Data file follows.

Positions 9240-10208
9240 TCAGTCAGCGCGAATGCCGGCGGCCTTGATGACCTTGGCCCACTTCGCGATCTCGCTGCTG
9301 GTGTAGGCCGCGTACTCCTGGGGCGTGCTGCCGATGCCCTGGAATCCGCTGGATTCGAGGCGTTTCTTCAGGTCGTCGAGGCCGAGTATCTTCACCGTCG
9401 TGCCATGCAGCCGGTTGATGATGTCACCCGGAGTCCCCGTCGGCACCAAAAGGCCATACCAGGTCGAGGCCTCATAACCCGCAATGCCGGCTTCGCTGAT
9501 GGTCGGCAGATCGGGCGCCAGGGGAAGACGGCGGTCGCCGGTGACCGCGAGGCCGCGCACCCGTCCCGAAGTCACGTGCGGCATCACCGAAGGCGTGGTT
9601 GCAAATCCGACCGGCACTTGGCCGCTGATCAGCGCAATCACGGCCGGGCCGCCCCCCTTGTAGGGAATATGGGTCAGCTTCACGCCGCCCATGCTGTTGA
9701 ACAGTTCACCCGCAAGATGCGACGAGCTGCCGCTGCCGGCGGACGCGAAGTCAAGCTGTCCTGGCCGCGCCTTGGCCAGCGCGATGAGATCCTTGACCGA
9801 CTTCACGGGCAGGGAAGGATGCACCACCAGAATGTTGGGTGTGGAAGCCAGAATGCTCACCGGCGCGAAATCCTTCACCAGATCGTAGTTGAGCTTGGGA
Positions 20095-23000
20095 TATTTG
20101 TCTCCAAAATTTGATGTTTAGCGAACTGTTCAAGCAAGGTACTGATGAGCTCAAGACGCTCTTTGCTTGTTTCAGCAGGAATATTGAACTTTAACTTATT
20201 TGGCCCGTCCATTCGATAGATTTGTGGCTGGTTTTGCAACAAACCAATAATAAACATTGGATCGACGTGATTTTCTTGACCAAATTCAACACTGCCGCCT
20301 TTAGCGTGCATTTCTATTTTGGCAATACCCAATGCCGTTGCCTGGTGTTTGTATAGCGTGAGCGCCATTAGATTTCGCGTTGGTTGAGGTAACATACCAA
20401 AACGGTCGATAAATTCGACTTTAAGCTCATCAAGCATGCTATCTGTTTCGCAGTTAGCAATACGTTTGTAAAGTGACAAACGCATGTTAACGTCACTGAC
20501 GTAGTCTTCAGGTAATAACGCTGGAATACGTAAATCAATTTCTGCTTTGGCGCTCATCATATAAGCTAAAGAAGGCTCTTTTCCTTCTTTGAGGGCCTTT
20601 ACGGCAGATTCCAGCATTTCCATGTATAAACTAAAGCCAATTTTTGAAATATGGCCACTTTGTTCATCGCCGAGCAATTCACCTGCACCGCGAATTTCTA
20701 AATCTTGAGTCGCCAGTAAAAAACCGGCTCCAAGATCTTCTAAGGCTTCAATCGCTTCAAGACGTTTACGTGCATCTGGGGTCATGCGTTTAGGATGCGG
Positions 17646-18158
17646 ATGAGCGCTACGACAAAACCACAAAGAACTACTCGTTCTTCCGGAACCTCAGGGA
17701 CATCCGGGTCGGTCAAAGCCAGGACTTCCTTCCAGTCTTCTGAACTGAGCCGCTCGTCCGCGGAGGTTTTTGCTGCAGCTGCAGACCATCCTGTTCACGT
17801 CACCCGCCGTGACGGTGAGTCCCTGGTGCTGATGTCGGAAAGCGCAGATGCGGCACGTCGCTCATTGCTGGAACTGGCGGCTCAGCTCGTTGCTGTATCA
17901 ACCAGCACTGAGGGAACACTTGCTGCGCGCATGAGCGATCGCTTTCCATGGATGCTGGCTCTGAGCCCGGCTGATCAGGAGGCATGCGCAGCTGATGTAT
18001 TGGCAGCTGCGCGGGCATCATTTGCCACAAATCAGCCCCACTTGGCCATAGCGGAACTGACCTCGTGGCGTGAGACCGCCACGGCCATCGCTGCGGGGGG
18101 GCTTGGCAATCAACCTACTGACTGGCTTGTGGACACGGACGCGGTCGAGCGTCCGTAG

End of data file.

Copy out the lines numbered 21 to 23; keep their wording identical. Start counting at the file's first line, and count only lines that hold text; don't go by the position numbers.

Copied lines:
17801 CACCCGCCGTGACGGTGAGTCCCTGGTGCTGATGTCGGAAAGCGCAGATGCGGCACGTCGCTCATTGCTGGAACTGGCGGCTCAGCTCGTTGCTGTATCA
17901 ACCAGCACTGAGGGAACACTTGCTGCGCGCATGAGCGATCGCTTTCCATGGATGCTGGCTCTGAGCCCGGCTGATCAGGAGGCATGCGCAGCTGATGTAT
18001 TGGCAGCTGCGCGGGCATCATTTGCCACAAATCAGCCCCACTTGGCCATAGCGGAACTGACCTCGTGGCGTGAGACCGCCACGGCCATCGCTGCGGGGGG